MIF Fellow Lade Araba’s Visiola Foundation recognised by Google RISE Awards
The Visiola Foundation, a not-for-profit organisation focused on empowering African girls through education, training, and mentoring in the STEM fields, announced today that it has received a 2016 Google RISE Award for its efforts to increase access to computer science (CS) education for youth.
Co-founder & President Lade Araba said:
“This collective effort to inspire our next generation of technology innovators and creators will reach tens of thousands of students this year,” said Nicky Rigg, Google’s RISE Awards program manager. “We are excited to include The Visiola Foundation in our recent cohort of 30 organisations across 18 countries. Our RISE Awardees make up a community of passionate and vibrant educators and advocates; they are change-makers that engage, educate, and excite students about computing through extracurricular outreach.”
The Visiola Foundation’s intensive Coding Boot Camps for Girls are designed to encourage more girls from underserved communities to pursue careers in computer science by equipping them with practical knowledge to facilitate their success. The camps teach girls how to code in various programming languages, while strengthening their critical thinking, analysis, and problem-solving skills.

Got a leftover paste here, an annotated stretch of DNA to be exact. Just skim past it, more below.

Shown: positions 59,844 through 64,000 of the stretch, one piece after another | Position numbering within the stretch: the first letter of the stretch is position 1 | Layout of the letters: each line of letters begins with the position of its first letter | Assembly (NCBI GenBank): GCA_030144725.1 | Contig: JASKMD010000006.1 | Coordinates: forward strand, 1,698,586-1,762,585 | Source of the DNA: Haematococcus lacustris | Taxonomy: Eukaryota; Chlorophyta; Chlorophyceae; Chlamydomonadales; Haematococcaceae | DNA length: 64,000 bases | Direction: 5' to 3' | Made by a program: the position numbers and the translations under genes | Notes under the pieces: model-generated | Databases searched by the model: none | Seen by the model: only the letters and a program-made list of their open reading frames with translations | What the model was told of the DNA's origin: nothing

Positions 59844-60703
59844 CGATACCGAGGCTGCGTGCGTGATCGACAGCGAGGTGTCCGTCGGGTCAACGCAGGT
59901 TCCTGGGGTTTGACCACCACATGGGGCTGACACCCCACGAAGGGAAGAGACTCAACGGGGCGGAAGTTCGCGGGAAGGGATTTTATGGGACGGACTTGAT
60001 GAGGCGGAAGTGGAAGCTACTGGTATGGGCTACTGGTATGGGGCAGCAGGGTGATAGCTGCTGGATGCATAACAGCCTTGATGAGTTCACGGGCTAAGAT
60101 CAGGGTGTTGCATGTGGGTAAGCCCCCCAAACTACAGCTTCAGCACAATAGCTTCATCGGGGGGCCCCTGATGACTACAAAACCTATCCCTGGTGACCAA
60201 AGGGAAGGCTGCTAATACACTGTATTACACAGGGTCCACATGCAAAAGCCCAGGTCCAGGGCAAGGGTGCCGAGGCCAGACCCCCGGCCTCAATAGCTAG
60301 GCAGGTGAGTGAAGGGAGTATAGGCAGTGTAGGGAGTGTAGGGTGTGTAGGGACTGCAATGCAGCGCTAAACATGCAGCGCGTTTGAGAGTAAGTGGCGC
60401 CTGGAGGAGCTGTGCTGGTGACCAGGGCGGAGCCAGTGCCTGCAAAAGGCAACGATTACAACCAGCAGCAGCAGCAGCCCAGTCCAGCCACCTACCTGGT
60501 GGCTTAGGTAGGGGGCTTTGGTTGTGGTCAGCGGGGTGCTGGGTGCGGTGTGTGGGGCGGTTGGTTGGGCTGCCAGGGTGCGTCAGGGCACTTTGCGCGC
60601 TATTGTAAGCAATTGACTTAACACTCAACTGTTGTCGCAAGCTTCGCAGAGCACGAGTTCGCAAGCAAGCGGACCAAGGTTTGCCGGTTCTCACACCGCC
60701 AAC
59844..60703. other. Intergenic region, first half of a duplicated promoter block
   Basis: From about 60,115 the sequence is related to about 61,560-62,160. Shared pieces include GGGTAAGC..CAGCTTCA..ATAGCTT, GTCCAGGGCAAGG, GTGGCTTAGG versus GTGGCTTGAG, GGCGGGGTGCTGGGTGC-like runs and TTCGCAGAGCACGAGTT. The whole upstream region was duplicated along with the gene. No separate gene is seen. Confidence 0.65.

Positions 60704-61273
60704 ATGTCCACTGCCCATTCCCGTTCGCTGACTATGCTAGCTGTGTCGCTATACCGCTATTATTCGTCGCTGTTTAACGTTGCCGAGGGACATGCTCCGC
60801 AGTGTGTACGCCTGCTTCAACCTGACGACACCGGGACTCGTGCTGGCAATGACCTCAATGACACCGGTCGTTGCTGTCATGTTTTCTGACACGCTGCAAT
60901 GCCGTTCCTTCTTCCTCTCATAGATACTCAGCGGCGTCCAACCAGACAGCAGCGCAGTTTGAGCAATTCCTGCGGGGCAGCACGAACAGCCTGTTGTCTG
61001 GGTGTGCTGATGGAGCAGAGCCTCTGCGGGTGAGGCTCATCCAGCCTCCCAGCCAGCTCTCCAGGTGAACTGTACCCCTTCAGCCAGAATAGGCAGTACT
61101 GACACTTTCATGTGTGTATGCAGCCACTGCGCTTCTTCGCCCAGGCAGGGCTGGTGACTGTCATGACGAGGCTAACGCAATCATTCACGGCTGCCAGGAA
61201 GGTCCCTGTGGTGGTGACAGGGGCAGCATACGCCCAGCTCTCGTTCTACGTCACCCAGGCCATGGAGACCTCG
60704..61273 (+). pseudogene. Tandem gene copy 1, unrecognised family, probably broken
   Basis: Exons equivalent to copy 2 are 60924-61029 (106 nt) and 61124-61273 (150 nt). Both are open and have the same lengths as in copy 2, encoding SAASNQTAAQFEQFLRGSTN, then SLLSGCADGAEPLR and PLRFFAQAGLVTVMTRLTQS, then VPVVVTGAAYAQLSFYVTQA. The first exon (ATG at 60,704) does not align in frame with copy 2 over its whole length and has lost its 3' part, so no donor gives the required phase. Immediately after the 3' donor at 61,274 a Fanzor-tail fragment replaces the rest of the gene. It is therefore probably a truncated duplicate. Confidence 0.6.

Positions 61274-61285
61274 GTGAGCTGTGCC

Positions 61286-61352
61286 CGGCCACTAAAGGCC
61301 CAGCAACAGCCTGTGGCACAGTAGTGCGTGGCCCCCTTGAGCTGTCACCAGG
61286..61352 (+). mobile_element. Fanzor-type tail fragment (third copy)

The Visiola Foundation exists to empower the next generation of African innovators by mentoring and empowering academically excellent girls and young women from disadvantaged backgrounds. The Foundation specifically targets female youth to equip them with the skills that will help them maximise their potential as change agents who leverage technology in their respective communities, and indeed across Africa. The Foundation is committed to bridging the gender gap in the science, technology, engineering, and math (STEM) fields to help boost Africa’s technical skills base for long-term economic transformation. The Visiola Foundation works with over 400 students attending 15 public schools in Nigeria’s Federal Capital Territory (FCT) to expose them to coding, robotics, and mechanics through its high quality after-school STEM Clubs for girls. It aims to reach 1 million African girls by the year 2030.
The Google RISE Awards supports informal education organisations around the world that promote computer science for K-12/pre-university age youth. The program emphasises participation from girls, youth in low-income communities, and minorities who have historically been underrepresented in the field of computer science. Since 2010, the Google RISE Awards have contributed $5 million dollars to over 200 organisations across 40 countries reaching nearly 1 million youth.